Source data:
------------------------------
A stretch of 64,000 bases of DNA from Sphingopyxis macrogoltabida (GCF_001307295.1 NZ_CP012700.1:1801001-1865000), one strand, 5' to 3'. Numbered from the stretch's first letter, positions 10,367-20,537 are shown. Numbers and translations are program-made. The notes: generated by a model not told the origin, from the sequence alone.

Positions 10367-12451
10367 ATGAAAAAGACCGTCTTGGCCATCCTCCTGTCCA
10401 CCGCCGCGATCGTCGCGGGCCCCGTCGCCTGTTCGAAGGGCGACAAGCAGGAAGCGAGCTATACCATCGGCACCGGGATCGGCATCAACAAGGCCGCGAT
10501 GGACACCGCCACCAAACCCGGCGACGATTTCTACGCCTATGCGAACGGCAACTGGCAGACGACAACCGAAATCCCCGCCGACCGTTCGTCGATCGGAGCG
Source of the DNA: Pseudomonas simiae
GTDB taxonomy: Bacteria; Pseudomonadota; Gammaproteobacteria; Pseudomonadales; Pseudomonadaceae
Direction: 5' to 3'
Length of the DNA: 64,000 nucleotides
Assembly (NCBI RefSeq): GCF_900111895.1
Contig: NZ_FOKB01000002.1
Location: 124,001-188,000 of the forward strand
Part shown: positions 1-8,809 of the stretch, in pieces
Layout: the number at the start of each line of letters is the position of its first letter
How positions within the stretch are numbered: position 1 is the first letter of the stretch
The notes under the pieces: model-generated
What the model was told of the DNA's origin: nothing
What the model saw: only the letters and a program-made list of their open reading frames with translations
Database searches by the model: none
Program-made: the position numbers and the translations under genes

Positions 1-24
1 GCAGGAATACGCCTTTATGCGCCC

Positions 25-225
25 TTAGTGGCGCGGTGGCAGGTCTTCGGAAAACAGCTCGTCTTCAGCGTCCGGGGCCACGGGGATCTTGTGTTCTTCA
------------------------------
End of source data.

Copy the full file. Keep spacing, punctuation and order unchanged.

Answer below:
A stretch of 64,000 bases of DNA from Sphingopyxis macrogoltabida (GCF_001307295.1 NZ_CP012700.1:1801001-1865000), one strand, 5' to 3'. Numbered from the stretch's first letter, positions 10,367-20,537 are shown. Numbers and translations are program-made. The notes: generated by a model not told the origin, from the sequence alone.

Positions 10367-12451
10367 ATGAAAAAGACCGTCTTGGCCATCCTCCTGTCCA
10401 CCGCCGCGATCGTCGCGGGCCCCGTCGCCTGTTCGAAGGGCGACAAGCAGGAAGCGAGCTATACCATCGGCACCGGGATCGGCATCAACAAGGCCGCGAT
10501 GGACACCGCCACCAAACCCGGCGACGATTTCTACGCCTATGCGAACGGCAACTGGCAGACGACAACCGAAATCCCCGCCGACCGTTCGTCGATCGGAGCG
Source of the DNA: Pseudomonas simiae
GTDB taxonomy: Bacteria; Pseudomonadota; Gammaproteobacteria; Pseudomonadales; Pseudomonadaceae
Direction: 5' to 3'
Length of the DNA: 64,000 nucleotides
Assembly (NCBI RefSeq): GCF_900111895.1
Contig: NZ_FOKB01000002.1
Location: 124,001-188,000 of the forward strand
Part shown: positions 1-8,809 of the stretch, in pieces
Layout: the number at the start of each line of letters is the position of its first letter
How positions within the stretch are numbered: position 1 is the first letter of the stretch
The notes under the pieces: model-generated
What the model was told of the DNA's origin: nothing
What the model saw: only the letters and a program-made list of their open reading frames with translations
Database searches by the model: none
Program-made: the position numbers and the translations under genes

Positions 1-24
1 GCAGGAATACGCCTTTATGCGCCC

Positions 25-225
25 TTAGTGGCGCGGTGGCAGGTCTTCGGAAAACAGCTCGTCTTCAGCGTCCGGGGCCACGGGGATCTTGTGTTCTTCA